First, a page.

“While we were notified of the first case on June 24th when we returned we received a letter from our Human Resources that evening,” Joseph said. “It wasn’t until last night that we received a second notification about a second case.”
The staff was told not come to work Friday because of the positive test the day before, and the deep clean they are doing.
Solomon said they are on schedule to complete universal testing by the end of July, but can alter the schedule if necessary.
Here are the full statements from the Department of Education and Department of Justice:
DJS has identified and reported all positive staff to the health department. [...] The safety and security of all DJS staff, youth, others working in the facility and the community is the department’s highest priority.
By law, the Department of Juvenile Services is required to provide education services in all of its facilities. Education in a DJS facility is similar to a community school in that youth receive 6 hours of instruction a day. The primary difference is that education is provided year round in DJS facilities due to the fact that DJS facilities operate and provide services to youth every day of the year. Education services are provided by the Maryland State Department of Education through its Juvenile Services Education System (JSES), which provides the curriculum, the teachers and support staff for all DJS schools.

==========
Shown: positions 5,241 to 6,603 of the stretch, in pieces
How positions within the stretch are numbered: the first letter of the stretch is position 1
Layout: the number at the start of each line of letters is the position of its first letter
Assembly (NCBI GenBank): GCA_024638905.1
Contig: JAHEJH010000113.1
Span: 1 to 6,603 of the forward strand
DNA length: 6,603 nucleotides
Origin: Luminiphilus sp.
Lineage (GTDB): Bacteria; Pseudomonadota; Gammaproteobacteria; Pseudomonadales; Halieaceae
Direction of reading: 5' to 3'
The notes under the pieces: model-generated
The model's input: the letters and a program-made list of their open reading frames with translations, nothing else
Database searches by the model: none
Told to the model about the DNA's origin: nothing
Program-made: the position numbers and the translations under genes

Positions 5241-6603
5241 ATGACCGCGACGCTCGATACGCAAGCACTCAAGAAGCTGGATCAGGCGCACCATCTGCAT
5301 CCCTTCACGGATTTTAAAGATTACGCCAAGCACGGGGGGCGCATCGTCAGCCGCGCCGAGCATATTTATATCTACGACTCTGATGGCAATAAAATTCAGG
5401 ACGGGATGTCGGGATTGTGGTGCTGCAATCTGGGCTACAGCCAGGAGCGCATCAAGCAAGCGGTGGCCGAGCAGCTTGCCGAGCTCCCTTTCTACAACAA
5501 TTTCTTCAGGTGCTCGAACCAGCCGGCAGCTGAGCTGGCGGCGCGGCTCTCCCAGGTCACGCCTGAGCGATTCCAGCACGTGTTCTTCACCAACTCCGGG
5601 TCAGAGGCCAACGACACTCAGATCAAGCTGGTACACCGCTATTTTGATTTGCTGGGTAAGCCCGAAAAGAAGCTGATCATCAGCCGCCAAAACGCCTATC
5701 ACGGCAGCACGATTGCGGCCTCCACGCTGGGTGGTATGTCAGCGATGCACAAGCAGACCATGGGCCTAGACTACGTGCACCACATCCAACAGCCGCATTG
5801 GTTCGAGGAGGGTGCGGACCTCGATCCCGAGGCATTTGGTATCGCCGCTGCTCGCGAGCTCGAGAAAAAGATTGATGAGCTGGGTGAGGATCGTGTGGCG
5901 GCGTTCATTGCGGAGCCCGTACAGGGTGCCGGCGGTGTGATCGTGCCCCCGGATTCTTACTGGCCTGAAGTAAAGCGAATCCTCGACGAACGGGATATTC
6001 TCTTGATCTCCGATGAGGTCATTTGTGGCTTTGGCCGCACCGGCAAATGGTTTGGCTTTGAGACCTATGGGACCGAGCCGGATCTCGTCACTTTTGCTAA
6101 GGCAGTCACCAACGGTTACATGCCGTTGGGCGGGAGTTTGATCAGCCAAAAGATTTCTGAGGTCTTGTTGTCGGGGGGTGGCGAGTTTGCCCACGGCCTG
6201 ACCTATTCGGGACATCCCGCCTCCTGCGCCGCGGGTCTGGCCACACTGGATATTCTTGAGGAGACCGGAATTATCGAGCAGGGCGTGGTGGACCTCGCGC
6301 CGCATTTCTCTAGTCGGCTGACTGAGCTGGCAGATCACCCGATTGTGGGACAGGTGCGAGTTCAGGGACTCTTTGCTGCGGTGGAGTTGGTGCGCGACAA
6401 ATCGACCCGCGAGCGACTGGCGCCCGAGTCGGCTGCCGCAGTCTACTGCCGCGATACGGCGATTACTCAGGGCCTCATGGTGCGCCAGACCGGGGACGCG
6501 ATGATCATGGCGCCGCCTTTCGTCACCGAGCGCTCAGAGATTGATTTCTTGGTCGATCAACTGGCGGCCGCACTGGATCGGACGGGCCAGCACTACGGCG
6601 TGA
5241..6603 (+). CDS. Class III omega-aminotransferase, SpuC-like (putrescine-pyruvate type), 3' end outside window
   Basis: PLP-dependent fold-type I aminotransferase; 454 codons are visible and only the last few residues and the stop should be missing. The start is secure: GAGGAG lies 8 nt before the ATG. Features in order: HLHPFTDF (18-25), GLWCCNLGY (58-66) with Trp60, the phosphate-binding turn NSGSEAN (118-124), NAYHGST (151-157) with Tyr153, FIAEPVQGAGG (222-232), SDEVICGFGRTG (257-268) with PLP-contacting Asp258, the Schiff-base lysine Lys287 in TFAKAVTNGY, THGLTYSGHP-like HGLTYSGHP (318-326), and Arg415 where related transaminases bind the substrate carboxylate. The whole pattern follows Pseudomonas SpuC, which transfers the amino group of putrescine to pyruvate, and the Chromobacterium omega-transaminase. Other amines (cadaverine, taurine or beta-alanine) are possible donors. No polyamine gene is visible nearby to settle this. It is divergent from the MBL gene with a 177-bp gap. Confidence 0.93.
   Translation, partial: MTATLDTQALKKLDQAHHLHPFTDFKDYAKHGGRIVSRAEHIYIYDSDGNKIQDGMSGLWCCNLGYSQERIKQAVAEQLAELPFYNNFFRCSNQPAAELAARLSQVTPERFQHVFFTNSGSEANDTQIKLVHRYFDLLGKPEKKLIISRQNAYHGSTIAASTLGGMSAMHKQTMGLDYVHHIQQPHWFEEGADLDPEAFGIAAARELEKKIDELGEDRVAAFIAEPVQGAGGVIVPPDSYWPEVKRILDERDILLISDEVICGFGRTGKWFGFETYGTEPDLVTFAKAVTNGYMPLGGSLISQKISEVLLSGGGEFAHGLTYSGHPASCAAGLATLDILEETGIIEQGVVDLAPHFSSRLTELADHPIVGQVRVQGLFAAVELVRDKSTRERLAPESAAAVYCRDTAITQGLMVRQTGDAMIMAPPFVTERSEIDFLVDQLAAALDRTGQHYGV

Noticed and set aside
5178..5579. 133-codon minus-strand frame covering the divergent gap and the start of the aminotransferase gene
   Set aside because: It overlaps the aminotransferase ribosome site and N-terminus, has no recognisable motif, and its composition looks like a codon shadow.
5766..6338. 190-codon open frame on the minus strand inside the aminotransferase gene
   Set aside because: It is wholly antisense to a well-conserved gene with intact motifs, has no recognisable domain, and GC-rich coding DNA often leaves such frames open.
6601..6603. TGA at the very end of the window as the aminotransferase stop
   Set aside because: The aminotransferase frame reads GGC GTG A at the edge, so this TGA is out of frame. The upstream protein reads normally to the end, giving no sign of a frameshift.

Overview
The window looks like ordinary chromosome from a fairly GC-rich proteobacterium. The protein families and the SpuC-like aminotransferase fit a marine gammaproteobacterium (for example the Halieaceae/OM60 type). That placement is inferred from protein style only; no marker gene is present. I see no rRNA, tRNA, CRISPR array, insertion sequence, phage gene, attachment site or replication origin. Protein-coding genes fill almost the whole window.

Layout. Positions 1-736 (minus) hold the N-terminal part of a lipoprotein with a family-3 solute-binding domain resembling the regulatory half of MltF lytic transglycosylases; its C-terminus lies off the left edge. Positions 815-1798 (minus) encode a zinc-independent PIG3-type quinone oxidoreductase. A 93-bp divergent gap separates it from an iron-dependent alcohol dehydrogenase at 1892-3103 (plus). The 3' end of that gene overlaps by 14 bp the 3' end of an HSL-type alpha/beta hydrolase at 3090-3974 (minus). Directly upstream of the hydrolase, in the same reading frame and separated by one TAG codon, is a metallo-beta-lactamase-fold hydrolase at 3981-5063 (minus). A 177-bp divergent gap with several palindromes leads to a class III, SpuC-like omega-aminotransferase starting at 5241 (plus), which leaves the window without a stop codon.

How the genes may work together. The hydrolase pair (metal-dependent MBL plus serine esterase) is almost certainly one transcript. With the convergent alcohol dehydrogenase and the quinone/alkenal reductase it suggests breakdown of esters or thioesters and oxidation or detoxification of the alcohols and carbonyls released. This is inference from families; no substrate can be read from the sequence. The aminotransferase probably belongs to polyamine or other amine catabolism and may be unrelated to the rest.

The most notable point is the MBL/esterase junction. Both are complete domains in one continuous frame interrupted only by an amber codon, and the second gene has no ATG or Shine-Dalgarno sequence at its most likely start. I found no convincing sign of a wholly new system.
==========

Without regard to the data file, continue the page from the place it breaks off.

The Department has a low positivity rate of 1.2 percent at the Baltimore City Juvenile Justice Center. At this facility, DJS has tested 500 staff since Universal testing began in June. Out of the 500 staff that were tested, only 6 staff members tested positive. There have been no positive youth cases at BCJJC since universal testing has started. The Department is on schedule to complete universal testing by the end of July, but can alter the schedule if necessary. DJS has identified and reported all positive staff to the health department. We have no evidence that would suggest that there was a connection between any of the cases. Additionally, DJS continues to perform contact tracing.
The safety and security of all DJS staff, youth, others working in the facility and the community is the department’s highest priority. In consultation with the DJS Medical Director, a board-certified pediatrician with a specialization in adolescent medicine, and DJS Health Administrator, a registered nurse, DJS began implementing significant infection control measures in February and March to prepare for the impending arrival of the COVID-19 virus in Maryland. These measures are best practices as noted by the Centers for Disease Control and the Maryland Department of Health.
Every staff that has tested positive has had direct communication from DJS’ Medical Director, as well as a letter sent to them with their results and additional resources available. As for youth, we call parents and tell the youth as well. CDC criteria states that staff should medically isolate at home and youth are able to medically isolate at the facility. As far as cleaning, DJS has a contract with an infectious disease cleaning vendor. The entire facility is cleaned. They will return if there are any positive cases. DJS staff are also trained to clean high touched surfaces, in addition to awareness posters and mandatory social distancing and masking.